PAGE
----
“There is a steady process underway of a depletion of the environmental capital of the asset, that is usually a non-renewable environmental asset,” Malloch-Brown says. It’s a point of view increasingly popular at the highest levels of the travel and tourism industry. I met Malloch-Brown at the annual summit of the World Travel and Tourism Council, a body of 100 of the highest powered and most influential members of a sector that is responsible for $7 trillion in trade every year. And this year, everyone was talking about non-renewable environmental assets. Not just forests and whatnot being trampled by too many visitors, but the very essence of places such as Venice and Florence—the reason people want to go in the first place, and the reason all these corporate bigwigs who operate airlines and hotels, cruise lines and car rental behemoths, make all their money. If Venice ceases to be lovely, Florence glorious, and Paris romantic, these people stand to lose a great deal. “If you look at it through that kind of twin accounting ledger,” says Malloch-Brown, who was there to speak on a panel called “Travel and tourism: a force for good in a problematic world,” “sometimes it may be better to wait until you’re going to do it properly, rather than use the economic justification to do it badly.”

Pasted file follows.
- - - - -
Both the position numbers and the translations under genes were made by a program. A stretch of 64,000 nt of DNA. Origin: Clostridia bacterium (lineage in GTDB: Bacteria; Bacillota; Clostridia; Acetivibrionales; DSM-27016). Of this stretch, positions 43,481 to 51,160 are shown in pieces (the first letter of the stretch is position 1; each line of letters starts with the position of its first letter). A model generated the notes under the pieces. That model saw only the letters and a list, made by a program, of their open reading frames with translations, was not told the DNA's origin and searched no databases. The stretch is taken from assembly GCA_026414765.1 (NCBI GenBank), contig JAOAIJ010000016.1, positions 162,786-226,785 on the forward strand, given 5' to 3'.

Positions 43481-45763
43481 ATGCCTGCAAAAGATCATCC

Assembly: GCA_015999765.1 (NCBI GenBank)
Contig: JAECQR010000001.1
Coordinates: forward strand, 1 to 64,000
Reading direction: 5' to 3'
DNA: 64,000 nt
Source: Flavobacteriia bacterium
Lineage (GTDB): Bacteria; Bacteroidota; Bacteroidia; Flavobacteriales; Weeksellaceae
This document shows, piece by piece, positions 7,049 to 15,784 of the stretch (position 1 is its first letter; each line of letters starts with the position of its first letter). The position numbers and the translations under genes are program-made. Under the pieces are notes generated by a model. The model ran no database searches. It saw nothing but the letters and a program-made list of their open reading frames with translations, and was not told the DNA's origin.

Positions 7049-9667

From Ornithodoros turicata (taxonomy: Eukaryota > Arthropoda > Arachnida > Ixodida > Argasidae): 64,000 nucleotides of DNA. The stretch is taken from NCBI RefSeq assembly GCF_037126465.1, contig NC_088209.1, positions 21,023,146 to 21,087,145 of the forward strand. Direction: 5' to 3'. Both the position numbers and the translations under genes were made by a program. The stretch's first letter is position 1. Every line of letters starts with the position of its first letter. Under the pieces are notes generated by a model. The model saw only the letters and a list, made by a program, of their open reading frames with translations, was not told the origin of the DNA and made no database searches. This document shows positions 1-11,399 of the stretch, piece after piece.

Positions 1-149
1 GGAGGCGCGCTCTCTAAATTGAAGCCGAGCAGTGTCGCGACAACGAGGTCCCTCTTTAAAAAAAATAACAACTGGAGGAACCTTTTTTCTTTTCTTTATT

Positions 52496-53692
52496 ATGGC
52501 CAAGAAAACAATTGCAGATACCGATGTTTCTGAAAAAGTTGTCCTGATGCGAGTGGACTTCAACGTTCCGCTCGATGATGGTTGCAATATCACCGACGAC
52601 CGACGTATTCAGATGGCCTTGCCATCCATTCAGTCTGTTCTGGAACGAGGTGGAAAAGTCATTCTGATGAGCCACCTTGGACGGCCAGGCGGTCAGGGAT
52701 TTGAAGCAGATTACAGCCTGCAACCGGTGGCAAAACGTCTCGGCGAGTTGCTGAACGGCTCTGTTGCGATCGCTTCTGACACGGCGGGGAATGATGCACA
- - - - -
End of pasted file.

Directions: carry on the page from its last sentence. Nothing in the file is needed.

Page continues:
But as we wait until all those large ships bank and turn to point themselves in the right direction, there’s something we as travellers can do, too: remember the Pont des Arts. Go somewhere none of your friends have gone, and bring back a genuinely new story for a change.